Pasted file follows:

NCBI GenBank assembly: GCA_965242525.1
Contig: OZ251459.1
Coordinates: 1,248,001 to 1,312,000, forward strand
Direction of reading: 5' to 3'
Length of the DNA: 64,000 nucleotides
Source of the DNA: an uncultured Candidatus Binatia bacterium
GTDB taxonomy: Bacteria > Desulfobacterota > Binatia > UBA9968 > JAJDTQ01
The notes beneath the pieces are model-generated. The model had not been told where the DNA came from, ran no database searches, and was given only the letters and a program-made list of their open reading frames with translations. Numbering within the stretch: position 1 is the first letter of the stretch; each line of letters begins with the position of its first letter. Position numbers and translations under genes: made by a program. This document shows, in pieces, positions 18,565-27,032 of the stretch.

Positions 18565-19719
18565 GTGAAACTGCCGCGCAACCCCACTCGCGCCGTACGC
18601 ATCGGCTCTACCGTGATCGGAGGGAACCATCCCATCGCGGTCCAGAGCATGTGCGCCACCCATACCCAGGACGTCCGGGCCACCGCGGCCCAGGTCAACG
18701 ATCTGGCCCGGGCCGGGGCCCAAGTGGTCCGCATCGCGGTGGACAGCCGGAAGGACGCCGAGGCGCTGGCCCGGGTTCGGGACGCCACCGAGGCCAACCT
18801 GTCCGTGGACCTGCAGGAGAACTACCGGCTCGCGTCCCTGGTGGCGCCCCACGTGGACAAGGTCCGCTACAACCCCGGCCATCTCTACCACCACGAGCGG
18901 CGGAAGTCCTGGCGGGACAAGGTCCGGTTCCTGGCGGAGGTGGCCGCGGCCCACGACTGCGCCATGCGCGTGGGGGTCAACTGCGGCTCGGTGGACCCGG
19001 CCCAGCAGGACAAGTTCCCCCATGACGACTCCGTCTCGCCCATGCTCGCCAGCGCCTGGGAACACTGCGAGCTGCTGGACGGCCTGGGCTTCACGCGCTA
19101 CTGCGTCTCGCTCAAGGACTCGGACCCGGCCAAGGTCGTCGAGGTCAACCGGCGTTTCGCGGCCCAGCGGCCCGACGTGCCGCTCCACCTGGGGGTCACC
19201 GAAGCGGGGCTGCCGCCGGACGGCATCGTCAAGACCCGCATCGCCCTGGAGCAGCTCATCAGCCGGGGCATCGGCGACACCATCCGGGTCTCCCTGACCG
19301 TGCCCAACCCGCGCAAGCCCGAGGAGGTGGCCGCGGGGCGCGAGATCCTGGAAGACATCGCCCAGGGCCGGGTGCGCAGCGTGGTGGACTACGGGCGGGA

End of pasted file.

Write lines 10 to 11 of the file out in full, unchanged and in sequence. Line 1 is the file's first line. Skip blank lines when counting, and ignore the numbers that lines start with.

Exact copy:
18565 GTGAAACTGCCGCGCAACCCCACTCGCGCCGTACGC
18601 ATCGGCTCTACCGTGATCGGAGGGAACCATCCCATCGCGGTCCAGAGCATGTGCGCCACCCATACCCAGGACGTCCGGGCCACCGCGGCCCAGGTCAACG